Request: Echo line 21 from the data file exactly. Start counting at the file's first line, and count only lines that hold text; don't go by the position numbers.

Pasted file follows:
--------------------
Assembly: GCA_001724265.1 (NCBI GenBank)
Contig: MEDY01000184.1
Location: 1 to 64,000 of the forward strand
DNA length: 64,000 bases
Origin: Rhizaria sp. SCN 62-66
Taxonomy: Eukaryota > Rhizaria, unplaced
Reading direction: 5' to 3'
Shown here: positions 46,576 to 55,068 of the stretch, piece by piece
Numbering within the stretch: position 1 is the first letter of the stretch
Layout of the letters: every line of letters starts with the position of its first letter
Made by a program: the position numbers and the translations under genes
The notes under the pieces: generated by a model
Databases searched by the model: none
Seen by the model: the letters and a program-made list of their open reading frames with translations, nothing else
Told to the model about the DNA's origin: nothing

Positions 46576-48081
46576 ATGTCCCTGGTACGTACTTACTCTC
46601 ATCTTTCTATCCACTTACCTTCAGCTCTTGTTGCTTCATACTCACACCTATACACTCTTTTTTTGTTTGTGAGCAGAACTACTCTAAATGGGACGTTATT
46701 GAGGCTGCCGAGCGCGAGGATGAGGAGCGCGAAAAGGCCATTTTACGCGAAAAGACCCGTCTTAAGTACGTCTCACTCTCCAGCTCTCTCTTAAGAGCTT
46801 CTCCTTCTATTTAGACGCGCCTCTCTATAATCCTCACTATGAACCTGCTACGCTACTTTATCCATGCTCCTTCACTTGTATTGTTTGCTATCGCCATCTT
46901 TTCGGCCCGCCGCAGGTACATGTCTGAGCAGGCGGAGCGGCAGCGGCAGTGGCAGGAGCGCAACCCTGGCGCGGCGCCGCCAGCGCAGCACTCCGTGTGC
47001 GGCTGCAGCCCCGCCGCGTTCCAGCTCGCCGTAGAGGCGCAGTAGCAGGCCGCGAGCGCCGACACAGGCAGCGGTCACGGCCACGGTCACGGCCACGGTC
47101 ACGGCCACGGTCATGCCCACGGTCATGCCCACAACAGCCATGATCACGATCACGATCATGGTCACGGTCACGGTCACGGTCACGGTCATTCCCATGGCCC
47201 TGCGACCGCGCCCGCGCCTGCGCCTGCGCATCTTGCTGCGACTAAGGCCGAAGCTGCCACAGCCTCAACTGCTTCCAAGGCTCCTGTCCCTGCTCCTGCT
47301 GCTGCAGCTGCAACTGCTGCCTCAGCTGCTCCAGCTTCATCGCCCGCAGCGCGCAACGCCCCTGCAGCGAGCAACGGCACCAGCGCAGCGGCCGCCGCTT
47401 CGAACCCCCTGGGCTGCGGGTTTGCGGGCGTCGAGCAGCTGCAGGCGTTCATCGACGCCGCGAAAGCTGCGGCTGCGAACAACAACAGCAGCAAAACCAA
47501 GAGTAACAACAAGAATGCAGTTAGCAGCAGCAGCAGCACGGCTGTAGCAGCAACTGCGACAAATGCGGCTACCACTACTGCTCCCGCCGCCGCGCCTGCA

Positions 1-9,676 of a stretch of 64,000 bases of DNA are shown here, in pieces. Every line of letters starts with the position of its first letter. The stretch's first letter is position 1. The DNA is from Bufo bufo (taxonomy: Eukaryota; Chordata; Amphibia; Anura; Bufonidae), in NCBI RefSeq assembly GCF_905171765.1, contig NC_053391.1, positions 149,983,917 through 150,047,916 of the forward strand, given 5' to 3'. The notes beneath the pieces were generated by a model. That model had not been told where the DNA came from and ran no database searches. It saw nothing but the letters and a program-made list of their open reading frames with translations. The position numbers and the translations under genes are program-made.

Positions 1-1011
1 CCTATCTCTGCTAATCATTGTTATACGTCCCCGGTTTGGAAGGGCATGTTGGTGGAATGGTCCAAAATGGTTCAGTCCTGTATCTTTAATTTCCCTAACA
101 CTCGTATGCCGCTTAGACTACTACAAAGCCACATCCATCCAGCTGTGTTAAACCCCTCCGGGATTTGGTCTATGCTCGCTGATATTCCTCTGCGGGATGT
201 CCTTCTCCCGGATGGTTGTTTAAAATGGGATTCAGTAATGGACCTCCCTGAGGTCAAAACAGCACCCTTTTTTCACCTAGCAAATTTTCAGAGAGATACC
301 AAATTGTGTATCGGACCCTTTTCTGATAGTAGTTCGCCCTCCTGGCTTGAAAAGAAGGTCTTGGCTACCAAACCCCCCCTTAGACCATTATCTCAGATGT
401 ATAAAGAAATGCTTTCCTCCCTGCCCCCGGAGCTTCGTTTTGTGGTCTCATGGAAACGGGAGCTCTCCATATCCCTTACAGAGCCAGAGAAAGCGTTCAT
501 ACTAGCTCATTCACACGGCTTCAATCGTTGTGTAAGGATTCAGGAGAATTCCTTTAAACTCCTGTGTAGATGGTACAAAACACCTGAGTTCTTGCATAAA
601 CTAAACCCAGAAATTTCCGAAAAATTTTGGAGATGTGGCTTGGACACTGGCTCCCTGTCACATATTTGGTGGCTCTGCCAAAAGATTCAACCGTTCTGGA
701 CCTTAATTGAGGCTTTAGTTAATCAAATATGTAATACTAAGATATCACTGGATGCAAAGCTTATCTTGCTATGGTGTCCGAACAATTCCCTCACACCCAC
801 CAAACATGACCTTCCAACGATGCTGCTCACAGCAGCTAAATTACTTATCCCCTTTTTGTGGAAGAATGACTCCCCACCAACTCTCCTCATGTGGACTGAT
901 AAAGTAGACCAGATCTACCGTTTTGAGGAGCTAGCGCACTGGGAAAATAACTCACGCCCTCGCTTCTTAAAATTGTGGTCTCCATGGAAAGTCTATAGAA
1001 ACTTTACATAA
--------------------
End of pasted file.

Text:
46901 TTCGGCCCGCCGCAGGTACATGTCTGAGCAGGCGGAGCGGCAGCGGCAGTGGCAGGAGCGCAACCCTGGCGCGGCGCCGCCAGCGCAGCACTCCGTGTGC